Katowice is a city that built itself on coal, turning the 18th-century village into an industrial powerhouse. Now it´s in the middle of another transformation: developing a cleaner, greener, more sustainable way of living and working. In this edition of Spotlight, we look at how this Polish city has turned coal mines into culture mines and new places to do business.
Silesian Museum - art and history
The centrepiece of this urban make-over is the Silesian Museum, built in a coal mine. Along with underground performances and a meeting space, the main hall is two football fields long, 14 metres deep. There are exhibitions about the region’s history, and on Polish art, including works by coal miners such as Jan Nowak.
Nowak said, "It's amazing. I used to work here, with a shovel, with a hammer, and so on. And now my works are here in this museum, in this mine (Kopalny)."
For him, art was therapy for a tough, sometimes deadly job. "It was kind of like turning myself off from the stress, from work. It's important that it doesn't disappear, that it's not forgotten. But something remains after my colleagues and after me."
About a quarter-million people visit the museum annually - a powerful message for the Silesian Museum Director Alicja Knast, "This site has a lot of work memories, life memories, and we are trying not only to encapsulate them in our programming, but we try to somehow be very close to those whose lives were related to that particular site."
Also giving new life to a former coal mine is the Bytom Theatre, inside the building that housed the mine’s chapel and offices. The stage used to be the altar, to celebrate, but also to mourn miners who perished.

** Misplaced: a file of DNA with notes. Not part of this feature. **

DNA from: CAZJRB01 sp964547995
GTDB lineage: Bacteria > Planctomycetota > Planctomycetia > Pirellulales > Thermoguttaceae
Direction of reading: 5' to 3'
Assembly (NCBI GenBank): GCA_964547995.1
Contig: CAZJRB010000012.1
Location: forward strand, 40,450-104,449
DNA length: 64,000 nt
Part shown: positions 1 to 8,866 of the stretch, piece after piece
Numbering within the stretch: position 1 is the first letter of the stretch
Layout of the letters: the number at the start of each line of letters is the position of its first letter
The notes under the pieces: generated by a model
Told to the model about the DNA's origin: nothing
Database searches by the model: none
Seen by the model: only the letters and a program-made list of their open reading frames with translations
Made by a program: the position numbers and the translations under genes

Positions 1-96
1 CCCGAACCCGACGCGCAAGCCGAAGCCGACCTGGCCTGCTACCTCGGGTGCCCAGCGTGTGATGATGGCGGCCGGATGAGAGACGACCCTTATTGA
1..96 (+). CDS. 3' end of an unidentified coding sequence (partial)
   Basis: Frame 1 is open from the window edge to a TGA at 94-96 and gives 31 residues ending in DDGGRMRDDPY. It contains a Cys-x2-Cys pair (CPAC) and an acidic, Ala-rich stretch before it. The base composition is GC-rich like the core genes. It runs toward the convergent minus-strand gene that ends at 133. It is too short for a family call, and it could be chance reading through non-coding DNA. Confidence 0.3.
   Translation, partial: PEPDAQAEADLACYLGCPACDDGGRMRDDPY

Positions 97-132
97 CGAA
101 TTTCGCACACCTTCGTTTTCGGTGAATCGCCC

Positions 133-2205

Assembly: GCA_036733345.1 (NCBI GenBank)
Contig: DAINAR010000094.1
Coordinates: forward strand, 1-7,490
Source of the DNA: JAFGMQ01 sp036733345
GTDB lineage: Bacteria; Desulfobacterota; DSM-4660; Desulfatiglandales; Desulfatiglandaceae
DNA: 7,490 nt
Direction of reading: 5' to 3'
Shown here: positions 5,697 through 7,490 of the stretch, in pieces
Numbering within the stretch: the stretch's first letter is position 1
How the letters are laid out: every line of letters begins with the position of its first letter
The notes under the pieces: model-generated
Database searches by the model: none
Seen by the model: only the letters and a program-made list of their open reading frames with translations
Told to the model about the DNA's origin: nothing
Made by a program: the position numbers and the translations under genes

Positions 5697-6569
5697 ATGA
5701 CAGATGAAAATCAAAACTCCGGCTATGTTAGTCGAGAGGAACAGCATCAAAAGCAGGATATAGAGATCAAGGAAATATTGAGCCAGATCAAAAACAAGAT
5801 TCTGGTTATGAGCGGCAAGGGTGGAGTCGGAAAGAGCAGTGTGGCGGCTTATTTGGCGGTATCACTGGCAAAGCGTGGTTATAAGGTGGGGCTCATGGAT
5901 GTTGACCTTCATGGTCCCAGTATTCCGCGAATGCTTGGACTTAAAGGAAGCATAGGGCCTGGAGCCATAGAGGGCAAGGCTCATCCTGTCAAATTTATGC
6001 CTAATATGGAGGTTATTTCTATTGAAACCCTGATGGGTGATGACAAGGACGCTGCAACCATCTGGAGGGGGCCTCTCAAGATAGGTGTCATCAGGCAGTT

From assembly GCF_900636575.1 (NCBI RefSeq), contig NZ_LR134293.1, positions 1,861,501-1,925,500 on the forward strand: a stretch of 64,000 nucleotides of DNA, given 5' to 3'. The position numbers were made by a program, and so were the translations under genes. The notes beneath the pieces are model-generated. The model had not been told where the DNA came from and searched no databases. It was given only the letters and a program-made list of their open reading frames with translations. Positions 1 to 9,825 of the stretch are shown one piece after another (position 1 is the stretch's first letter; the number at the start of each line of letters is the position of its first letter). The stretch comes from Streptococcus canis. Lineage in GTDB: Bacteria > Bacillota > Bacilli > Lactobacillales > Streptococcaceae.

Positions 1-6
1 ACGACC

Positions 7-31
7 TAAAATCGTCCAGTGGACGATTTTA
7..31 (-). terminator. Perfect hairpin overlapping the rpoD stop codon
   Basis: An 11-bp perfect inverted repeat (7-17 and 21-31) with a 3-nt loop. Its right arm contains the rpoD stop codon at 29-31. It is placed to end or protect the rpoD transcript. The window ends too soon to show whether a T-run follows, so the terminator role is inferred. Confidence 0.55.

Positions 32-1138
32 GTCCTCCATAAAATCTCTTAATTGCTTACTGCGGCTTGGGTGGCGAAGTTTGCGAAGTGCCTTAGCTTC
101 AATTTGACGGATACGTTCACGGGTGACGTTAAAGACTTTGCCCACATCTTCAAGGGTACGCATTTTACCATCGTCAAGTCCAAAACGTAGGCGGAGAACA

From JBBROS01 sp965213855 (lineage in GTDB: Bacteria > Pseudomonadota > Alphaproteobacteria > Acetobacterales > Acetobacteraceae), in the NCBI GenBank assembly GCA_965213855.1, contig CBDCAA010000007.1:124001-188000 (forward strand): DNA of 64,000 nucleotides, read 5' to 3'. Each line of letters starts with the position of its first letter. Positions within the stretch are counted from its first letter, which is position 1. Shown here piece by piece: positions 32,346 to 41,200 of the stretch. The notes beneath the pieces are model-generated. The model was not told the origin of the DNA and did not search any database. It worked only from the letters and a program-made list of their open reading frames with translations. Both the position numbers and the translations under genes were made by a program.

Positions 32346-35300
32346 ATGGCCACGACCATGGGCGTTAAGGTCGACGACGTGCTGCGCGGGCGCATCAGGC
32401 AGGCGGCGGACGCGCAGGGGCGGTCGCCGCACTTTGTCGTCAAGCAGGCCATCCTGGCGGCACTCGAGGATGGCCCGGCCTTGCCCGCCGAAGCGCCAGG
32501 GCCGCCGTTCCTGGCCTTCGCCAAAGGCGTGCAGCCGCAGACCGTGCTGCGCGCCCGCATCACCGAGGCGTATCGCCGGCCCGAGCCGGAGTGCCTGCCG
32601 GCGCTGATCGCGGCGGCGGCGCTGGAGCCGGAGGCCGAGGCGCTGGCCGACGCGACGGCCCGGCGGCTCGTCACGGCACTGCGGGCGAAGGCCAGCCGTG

Anna Piotrowska, Director, Bytom Theatre ENERGY said, "The energy is very important, because our interest is to build the physicality and to tell the stories through the physicality, and the conscious of the body. So to compare the work, which was done underground is very important and inspiring."
Preserving the social fabric, while reaching out to new generations, is the century-old Nikiszowiec district, built next to a mine. Henryk Mercik, Curator of Monuments, Chorzow said that part of the effort is to avoid erasing the past, and instead, make it part of the future.
"These older people who were in this mine, who were associated with this mine, they still live here, but now it’s a very trendy place, very fashionable. You can meet not only tour groups but most importantly new inhabitants, those who want to live here, young people," added Mercik.
Redevelopment - Euro Centre
It also makes good business sense to redevelop coal mining areas, retraining an already skilled workforce and using new tech, like Euro Centre, powered by renewable energy, near the still-operating Wieszowiec mine.
Patryk Białas, Director of Innovation, Euro-Centrum said, "We provide testing for small and medium-sized enterprises, in the field of energy efficiency, in buildings and efficiency of renewables, solar technologies, smart grid tests."
Euronews traveled to the capital of Warsaw to speak with the Environment Ministry about Katowice, and how it can serve as a model for other cities. Katowice hosted climate talks last year and will host the UN’s World Urban Forum in 2022.
Michal Kurtyka, Secretary of State, Environment Ministry said, "Right now there are more people employed in this region in the automotive sector than in the mining sector. There are new services, there are start-ups. People are betting on research on development, on nano-technologies. What is symbolic also is that in the region of the ancient mine, right now we have a cultural zone. So we have a congress centre, we have an opera, and we also have a museum which is describing the history of this region."
Tech and culture - two driving forces behind the rebirth of Katowice.